Our Blog

article Building BigQuery ML Models in Looker: A Technical Guide for Building Machine Learning Models
published on Jan 25, 2024

The Goal

In this blog post, we will explore the capabilities and workflow for generating, evaluating, and utilizing machine learning (ML) models in BigQuery from Looker. Specifically, we will focus on developing a basic linear regression model to estimate the total number of conversions (purchases) on a website based on the daily sessions and various events such as product views and items added to the cart.

Throughout this blog, we will discuss the general workflow involved in generating ML models, including loading and processing data, performing exploratory data analysis, selecting relevant features, and creating training datasets. We will also cover the selection of the ML model type and its options, as well as using the model for predictions and interpreting the results.

By the end of this blog post, readers will have a solid understanding of how to leverage BigQuery ML and Looker to develop and deploy ML models, enabling them to try it out on their own.

Data Source

A test data model previously loaded in Looker has been used. The Explore used contains relevant information about eCommerce sessions.

General Workflow

Generally, this type of project will include the following steps:

  1. Load data to Bigquery

  2. Clean and process data

  3. Perform EDA (Exploratory Data Analysis)

  4. Select features and create a training dataset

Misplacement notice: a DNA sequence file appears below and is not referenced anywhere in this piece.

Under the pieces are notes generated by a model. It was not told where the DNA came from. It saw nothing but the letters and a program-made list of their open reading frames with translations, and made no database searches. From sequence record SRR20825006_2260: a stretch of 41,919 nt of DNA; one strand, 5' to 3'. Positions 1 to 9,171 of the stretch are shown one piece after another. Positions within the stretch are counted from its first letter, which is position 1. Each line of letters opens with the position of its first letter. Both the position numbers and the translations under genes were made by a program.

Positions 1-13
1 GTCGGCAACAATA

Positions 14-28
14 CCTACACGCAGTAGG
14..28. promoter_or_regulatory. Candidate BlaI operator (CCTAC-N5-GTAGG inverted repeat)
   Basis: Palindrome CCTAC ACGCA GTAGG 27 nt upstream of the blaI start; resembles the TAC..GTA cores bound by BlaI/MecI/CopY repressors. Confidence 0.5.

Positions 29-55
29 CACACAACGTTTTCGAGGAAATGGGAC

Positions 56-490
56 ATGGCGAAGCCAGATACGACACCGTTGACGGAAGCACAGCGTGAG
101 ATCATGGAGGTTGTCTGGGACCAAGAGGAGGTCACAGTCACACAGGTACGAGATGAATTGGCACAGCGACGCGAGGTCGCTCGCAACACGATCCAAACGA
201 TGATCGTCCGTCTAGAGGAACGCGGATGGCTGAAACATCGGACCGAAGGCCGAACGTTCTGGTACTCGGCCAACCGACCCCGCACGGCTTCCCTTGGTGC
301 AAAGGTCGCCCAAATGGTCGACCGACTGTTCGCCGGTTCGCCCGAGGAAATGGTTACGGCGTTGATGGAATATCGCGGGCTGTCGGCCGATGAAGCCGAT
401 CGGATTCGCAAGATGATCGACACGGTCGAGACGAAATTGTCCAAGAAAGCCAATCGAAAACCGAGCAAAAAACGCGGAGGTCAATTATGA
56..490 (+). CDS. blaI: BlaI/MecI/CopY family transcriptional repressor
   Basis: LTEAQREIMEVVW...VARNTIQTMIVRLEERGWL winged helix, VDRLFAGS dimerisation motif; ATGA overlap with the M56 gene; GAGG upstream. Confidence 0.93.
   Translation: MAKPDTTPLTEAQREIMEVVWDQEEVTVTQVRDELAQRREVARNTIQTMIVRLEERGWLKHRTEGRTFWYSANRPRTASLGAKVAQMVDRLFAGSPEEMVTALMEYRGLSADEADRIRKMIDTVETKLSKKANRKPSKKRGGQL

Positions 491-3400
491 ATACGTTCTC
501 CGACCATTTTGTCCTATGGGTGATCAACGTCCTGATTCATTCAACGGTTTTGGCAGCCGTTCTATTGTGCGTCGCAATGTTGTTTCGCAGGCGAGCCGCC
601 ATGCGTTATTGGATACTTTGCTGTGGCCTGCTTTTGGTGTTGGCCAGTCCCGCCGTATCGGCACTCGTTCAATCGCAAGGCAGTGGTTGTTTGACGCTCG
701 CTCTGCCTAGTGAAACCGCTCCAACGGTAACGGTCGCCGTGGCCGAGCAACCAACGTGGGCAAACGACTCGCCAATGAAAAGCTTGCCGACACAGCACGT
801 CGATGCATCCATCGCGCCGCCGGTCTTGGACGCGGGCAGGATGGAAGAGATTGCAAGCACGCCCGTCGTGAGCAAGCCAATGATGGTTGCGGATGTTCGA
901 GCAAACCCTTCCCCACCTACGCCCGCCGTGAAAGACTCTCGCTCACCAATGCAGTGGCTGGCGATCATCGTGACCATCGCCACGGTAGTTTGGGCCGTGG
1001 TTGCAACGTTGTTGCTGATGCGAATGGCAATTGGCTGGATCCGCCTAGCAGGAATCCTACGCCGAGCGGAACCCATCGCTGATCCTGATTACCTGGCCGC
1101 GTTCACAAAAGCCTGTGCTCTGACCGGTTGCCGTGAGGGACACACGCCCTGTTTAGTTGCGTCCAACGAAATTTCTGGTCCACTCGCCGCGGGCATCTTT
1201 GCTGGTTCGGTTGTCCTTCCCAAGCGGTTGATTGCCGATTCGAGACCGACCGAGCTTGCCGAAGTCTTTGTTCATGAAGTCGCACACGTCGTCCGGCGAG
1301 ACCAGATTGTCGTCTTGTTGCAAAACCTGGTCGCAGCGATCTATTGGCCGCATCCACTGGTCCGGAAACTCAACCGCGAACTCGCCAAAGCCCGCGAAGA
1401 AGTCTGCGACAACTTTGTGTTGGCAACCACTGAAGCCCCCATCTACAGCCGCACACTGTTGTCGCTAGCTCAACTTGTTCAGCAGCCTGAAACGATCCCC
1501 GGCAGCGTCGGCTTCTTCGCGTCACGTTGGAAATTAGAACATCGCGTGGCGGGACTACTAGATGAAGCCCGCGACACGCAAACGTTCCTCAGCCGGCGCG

5. Select ML model type and specify options

  6. Use the model for predictions

  7. Interpret results on a dashboard

  8. Evaluate and improve model performance

In our specific case, steps 1 and 2 have already been completed, as we already have the test data in BigQuery. Therefore, we will proceed to explain the remaining steps.

Perform EDA

Performing exploratory data analysis (EDA) is crucial for understanding and interpreting the data provided, identifying and correcting anomalies that could affect the model's performance, and gaining insights into the underlying patterns and relationships in the data.

This helps make informed decisions about data preprocessing, feature selection, and model development.

In our case, some variables have been detected:

  • Some weekly patterns in the number of sessions recorded. For example, there is a pronounced drop every December 31.

  • It's important to note that the data is not up to date, with the last recorded data dated back to 2023-06-05 UTC. This lack of up-to-date data prevents us from building a model that can be constantly be trained with new data, but for the purpose of this walkthrough, we can still implement the model.